Example after you use the AOB for Perfect Stance it brings you to the address 01CD02FF

4e76dd86a507a3ebb3bbd1fab984cfdf.png The address would be the address that contains the je below

 

The same would apply to Slide and Attack except you go count three JE opcodes down

How abt the [FUNCTIONS START], I really dont know what to do with this

Spoiler

//v179.4
//No Falling Pierre Hats, Gollux Roots, etc
define(NDS,00C835E0)//7F ? 8B 44 24 ? C7 44 24 ? FF FF FF FF 3B [1ST RESULT] [FUNCTION START]
//6A FF 68 ?? ?? ?? ?? 64 A1 00 00 00 00 50 83 EC
[enable]
NDS: // No Dropping Stones (Vellum)
ret 0004

[disable]
NDS:
db 6A FF 68

 

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5 minutes ago, OuterHaven said:

@Blanc after using the AOB it points to an address 00C8366B.

Function start means the address is the start of that function.

To get to the top you can simply right click 00C8366B and click "Select Current Function" until it brings you all the way to the top.

You know you reached the top when you start seeing "int 3" opcodes
2afe9797480e11645723b2a3388a776a.gif

Oh god, this have solve many thing i dont understand before, thanks for help TT

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15 hours ago, OuterHaven said:

@Blanc after using the AOB it points to an address 00C8366B.

Function start means the address is the start of that function.

To get to the top you can simply right click 00C8366B and click "Select Current Function" until it brings you all the way to the top.

You know you reached the top when you start seeing "int 3" opcodes

So why do people include an AoB that points somewhere other than the address the script is manipulating? Does it usually point to the start of the function?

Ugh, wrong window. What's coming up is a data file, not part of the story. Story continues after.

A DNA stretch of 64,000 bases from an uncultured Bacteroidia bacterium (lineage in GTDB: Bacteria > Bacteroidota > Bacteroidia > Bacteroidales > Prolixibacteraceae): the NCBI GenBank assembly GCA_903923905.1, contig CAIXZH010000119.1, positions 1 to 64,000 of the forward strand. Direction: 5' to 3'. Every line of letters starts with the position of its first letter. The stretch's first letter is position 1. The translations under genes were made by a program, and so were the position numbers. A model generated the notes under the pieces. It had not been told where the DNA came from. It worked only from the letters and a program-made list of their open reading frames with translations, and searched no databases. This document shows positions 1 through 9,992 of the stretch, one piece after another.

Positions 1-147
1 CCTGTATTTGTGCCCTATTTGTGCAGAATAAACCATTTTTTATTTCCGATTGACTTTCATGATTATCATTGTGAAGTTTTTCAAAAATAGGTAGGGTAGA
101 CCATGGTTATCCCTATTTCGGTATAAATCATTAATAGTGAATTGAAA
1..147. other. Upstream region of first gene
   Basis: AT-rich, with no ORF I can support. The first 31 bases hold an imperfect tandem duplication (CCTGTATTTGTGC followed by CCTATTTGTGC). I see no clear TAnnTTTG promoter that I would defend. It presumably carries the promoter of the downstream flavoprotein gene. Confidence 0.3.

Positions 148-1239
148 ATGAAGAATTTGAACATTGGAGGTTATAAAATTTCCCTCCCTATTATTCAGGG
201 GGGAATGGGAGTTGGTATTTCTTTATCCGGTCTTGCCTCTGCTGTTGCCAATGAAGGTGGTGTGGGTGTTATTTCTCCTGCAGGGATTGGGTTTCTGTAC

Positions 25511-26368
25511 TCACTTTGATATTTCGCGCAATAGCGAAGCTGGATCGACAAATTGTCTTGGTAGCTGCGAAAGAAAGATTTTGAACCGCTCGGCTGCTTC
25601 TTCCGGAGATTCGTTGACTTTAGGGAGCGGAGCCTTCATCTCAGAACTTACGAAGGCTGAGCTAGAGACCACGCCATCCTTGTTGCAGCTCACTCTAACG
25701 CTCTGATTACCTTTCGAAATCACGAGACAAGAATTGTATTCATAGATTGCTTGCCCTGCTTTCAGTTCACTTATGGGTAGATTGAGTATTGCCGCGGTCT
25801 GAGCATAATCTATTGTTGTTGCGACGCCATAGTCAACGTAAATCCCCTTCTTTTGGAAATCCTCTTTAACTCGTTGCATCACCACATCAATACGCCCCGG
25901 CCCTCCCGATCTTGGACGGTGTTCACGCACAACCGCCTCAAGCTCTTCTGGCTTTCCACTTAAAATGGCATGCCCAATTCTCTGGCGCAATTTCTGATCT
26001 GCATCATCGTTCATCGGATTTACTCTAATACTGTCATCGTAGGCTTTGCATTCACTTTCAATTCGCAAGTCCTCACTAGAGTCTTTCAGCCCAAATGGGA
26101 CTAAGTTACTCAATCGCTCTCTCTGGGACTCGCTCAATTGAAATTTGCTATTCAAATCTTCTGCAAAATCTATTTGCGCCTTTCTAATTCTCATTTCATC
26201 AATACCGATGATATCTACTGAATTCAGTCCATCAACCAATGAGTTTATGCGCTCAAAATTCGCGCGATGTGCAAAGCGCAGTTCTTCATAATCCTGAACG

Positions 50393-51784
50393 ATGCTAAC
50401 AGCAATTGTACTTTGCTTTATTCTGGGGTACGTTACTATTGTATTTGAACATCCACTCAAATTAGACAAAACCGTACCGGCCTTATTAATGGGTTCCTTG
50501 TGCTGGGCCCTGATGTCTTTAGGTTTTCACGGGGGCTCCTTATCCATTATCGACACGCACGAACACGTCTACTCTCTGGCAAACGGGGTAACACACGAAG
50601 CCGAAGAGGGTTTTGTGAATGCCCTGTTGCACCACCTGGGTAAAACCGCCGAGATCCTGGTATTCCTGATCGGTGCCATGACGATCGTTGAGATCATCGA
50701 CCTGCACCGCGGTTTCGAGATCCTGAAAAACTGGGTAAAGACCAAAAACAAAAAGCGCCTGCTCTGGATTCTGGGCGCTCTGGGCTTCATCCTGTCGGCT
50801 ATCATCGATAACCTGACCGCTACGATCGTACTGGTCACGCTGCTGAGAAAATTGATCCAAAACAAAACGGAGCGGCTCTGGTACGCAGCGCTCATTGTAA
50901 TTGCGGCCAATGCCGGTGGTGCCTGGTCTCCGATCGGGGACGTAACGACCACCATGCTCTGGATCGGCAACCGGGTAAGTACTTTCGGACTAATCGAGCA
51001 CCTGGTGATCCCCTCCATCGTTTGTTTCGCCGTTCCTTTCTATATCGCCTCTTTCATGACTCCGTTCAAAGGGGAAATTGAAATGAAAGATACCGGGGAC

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Just now, Roast said:

So why do people include an AoB that points somewhere other than the address the script is manipulating? Does it usually point to the start of the function?

Various of reasons, most common one is that just quick and easier to do make an AOB that uses reference point to towards the function. Although it is almost always better to make the AOB for the actual address.

For the second question if I'm interpreting your question correctly, if you assume the AOB is correct for the version and the instruction directs you to do so then I guess. 

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2 hours ago, OuterHaven said:

Various of reasons, most common one is that just quick and easier to do make an AOB that uses reference point to towards the function. Although it is almost always better to make the AOB for the actual address.

For the second question if I'm interpreting your question correctly, if you assume the AOB is correct for the version and the instruction directs you to do so then I guess. 

It was meant to be one question, but English is a weird language sometimes. I always thought there was a specific reason people made AoBs that lead to somewhere other than the actual address, like they would always make it point to the start of a function. I guess it's almost random depending on who made the script. That makes sense, thank you :)

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On 17-1-2017 at 10:36, NewSprux2.0? said:

This is wrong in so many ways.

The primary reason for deviant AoBs, is that the requested address is not dynamically obtainable at a given AoB. Since you're looking for a function start, the function prolog would be the same as for 1000 other functions in the game, and you'd have to type out a 50-byte array-string before even being able to identify less than 10 functions, which is still not just the single function at hand. Besides, the prolog is set by the compiler, and can vary between builds, as the optimizer (especially in Visual Studio, which MapleStory uses) likes to be "smart". This also means a prolog is not a valid dynamic aob for cross-buildversions, which in turn means it's not a desired aob. When I include aobs that points to indirect places, it's because those are distinct, and thus easily recognizable nomatter how the compiler optimizes.

But what if I would write Maplestory.exe and generate junk asm between every ~2 lines. How much would you like to fuck me?

Edited by Naz

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14 hours ago, Naz said: